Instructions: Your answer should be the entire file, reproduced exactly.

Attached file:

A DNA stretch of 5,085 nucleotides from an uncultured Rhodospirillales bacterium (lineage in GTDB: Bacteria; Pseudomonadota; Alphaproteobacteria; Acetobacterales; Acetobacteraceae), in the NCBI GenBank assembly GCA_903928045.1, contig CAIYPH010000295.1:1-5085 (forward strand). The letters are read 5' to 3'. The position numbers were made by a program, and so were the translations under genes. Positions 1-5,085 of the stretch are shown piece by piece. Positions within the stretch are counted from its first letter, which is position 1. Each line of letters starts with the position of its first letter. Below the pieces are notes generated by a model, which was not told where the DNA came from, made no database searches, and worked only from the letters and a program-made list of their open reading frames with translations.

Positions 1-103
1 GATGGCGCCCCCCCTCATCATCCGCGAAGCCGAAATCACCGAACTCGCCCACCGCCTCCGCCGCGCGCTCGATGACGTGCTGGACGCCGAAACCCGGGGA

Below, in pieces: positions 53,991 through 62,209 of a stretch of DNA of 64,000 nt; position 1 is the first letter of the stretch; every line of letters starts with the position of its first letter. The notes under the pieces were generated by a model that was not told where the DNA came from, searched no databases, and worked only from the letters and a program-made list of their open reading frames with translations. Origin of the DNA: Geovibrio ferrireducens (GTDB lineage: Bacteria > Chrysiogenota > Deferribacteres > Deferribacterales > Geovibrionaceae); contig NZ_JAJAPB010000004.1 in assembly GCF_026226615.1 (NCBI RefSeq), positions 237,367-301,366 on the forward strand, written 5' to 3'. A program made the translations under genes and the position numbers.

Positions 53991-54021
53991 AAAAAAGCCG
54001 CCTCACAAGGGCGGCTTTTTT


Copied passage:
A DNA stretch of 5,085 nucleotides from an uncultured Rhodospirillales bacterium (lineage in GTDB: Bacteria; Pseudomonadota; Alphaproteobacteria; Acetobacterales; Acetobacteraceae), in the NCBI GenBank assembly GCA_903928045.1, contig CAIYPH010000295.1:1-5085 (forward strand). The letters are read 5' to 3'. The position numbers were made by a program, and so were the translations under genes. Positions 1-5,085 of the stretch are shown piece by piece. Positions within the stretch are counted from its first letter, which is position 1. Each line of letters starts with the position of its first letter. Below the pieces are notes generated by a model, which was not told where the DNA came from, made no database searches, and worked only from the letters and a program-made list of their open reading frames with translations.

Positions 1-103
1 GATGGCGCCCCCCCTCATCATCCGCGAAGCCGAAATCACCGAACTCGCCCACCGCCTCCGCCGCGCGCTCGATGACGTGCTGGACGCCGAAACCCGGGGA

Below, in pieces: positions 53,991 through 62,209 of a stretch of DNA of 64,000 nt; position 1 is the first letter of the stretch; every line of letters starts with the position of its first letter. The notes under the pieces were generated by a model that was not told where the DNA came from, searched no databases, and worked only from the letters and a program-made list of their open reading frames with translations. Origin of the DNA: Geovibrio ferrireducens (GTDB lineage: Bacteria > Chrysiogenota > Deferribacteres > Deferribacterales > Geovibrionaceae); contig NZ_JAJAPB010000004.1 in assembly GCF_026226615.1 (NCBI RefSeq), positions 237,367-301,366 on the forward strand, written 5' to 3'. A program made the translations under genes and the position numbers.

Positions 53991-54021
53991 AAAAAAGCCG
54001 CCTCACAAGGGCGGCTTTTTT